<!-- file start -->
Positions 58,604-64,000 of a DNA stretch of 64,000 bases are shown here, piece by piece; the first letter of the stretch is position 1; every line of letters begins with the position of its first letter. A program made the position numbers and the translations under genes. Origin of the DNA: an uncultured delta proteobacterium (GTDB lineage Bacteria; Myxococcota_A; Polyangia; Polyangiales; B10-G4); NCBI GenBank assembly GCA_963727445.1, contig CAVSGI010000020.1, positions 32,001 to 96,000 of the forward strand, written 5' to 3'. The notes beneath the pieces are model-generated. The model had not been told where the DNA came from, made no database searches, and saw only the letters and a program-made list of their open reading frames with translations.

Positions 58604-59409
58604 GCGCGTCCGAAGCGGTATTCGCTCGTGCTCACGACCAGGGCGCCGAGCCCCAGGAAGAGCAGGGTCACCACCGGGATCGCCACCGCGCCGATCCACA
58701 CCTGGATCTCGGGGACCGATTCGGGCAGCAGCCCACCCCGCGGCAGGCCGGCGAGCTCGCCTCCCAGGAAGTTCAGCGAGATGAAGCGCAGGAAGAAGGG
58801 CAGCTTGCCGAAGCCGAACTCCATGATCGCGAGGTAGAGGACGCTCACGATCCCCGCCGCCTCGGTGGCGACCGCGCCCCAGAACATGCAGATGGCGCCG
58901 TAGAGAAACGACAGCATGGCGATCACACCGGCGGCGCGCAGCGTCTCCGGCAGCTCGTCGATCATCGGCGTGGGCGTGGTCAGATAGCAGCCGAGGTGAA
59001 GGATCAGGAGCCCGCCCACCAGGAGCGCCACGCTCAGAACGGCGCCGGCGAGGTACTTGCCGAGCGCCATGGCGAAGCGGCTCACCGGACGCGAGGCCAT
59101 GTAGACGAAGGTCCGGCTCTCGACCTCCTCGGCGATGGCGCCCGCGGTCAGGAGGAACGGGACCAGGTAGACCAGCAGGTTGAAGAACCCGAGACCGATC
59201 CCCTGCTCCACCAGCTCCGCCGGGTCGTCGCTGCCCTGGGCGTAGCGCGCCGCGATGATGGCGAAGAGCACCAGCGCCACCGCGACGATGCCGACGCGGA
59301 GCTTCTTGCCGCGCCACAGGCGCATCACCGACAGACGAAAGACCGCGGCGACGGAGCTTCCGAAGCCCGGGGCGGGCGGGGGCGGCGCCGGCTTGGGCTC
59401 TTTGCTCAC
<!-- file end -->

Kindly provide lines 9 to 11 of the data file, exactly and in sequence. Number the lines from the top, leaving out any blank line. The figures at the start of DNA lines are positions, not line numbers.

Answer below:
59201 CCCTGCTCCACCAGCTCCGCCGGGTCGTCGCTGCCCTGGGCGTAGCGCGCCGCGATGATGGCGAAGAGCACCAGCGCCACCGCGACGATGCCGACGCGGA
59301 GCTTCTTGCCGCGCCACAGGCGCATCACCGACAGACGAAAGACCGCGGCGACGGAGCTTCCGAAGCCCGGGGCGGGCGGGGGCGGCGCCGGCTTGGGCTC
59401 TTTGCTCAC